Paper No. 116-1
Presentation Time: 8:00 AM
MECHANICAL CONSTRAINTS ON LOW ANGLE NORMAL FAULT STRENGTH: LONG-TERM AND SECULAR NUMERICAL MODELING OF CORE COMPLEXES (Invited Presentation)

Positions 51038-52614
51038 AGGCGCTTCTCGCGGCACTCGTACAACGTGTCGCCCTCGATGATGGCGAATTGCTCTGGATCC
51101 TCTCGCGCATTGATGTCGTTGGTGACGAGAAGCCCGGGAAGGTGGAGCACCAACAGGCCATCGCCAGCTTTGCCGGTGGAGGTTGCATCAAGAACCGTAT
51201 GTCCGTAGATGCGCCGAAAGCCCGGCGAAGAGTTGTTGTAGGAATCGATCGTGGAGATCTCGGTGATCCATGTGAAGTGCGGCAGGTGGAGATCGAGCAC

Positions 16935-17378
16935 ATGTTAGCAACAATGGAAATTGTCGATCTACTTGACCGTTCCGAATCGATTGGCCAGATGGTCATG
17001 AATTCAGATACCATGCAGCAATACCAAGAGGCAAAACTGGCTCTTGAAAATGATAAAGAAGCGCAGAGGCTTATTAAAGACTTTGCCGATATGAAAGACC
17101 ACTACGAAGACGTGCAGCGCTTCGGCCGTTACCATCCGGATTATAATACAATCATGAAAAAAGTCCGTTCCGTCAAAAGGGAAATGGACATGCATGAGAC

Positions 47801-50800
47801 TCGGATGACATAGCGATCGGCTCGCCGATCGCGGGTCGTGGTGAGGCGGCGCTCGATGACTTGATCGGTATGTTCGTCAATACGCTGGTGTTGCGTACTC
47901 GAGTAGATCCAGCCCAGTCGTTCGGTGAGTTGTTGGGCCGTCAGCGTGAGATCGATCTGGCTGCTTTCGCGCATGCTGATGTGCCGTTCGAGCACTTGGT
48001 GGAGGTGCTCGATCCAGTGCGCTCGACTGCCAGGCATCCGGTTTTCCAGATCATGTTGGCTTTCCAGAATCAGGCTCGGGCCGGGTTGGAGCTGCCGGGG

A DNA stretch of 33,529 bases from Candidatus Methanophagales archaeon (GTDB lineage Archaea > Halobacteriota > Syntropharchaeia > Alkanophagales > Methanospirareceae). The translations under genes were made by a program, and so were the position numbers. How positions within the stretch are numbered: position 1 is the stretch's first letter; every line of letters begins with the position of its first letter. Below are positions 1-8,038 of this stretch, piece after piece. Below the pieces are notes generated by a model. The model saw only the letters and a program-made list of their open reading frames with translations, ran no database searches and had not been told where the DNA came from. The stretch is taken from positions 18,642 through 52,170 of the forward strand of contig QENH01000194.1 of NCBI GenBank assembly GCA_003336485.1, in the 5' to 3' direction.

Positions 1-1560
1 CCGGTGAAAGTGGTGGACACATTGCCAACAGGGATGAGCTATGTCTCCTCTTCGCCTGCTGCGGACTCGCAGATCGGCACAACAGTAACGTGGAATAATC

Although our understanding of the mechanics and evolution of low-angle normal faults and core complexes has advanced greatly, whether low-angle normal faults creep aseismically or slip in earthquakes according to ~10-1000-year seismic cycles remains unresolved. Moreover, the diversity in style of core complexes and low angle normal faults imaged at rifted margins also suggests that other factors such as semi-brittle behavior and buoyancy forces influence the mechanics and structural evolution of low-angle normal faults. Here we show that localization of deformation at the brittle ductile transition in mixed brittle-ductile (semi-brittle) material may play a determinant role in the mechanical evolution of low-angle normal faults. We present numerical models of both the short-term and long-term evolution of core complexes. We show that the diverse styles of low-angle normal faults and their capacity to slip at low angles are likely controlled by the strength of the lower crust and the presence of sub-horizontal weak ductile shear zone near the brittle ductile transition. Using models of the secular evolution of low-angle normal faults including a rate-and-state frictional formulation we show that the frictional and rheological contrast between the brittle and ductile rocks in the shear zone controls the temporal pattern and seismic style of 1-10 kyr-timescale normal fault strain accommodation. These models show that over thousands of years normal faults can either creep (steadily or unsteadily), experience creep transients punctuated by periods of earthquake clustering, or slip seismically in a regular seismic cycle. We compare results of the secular models to observed slip histories and earthquake recurrence intervals on normal faults.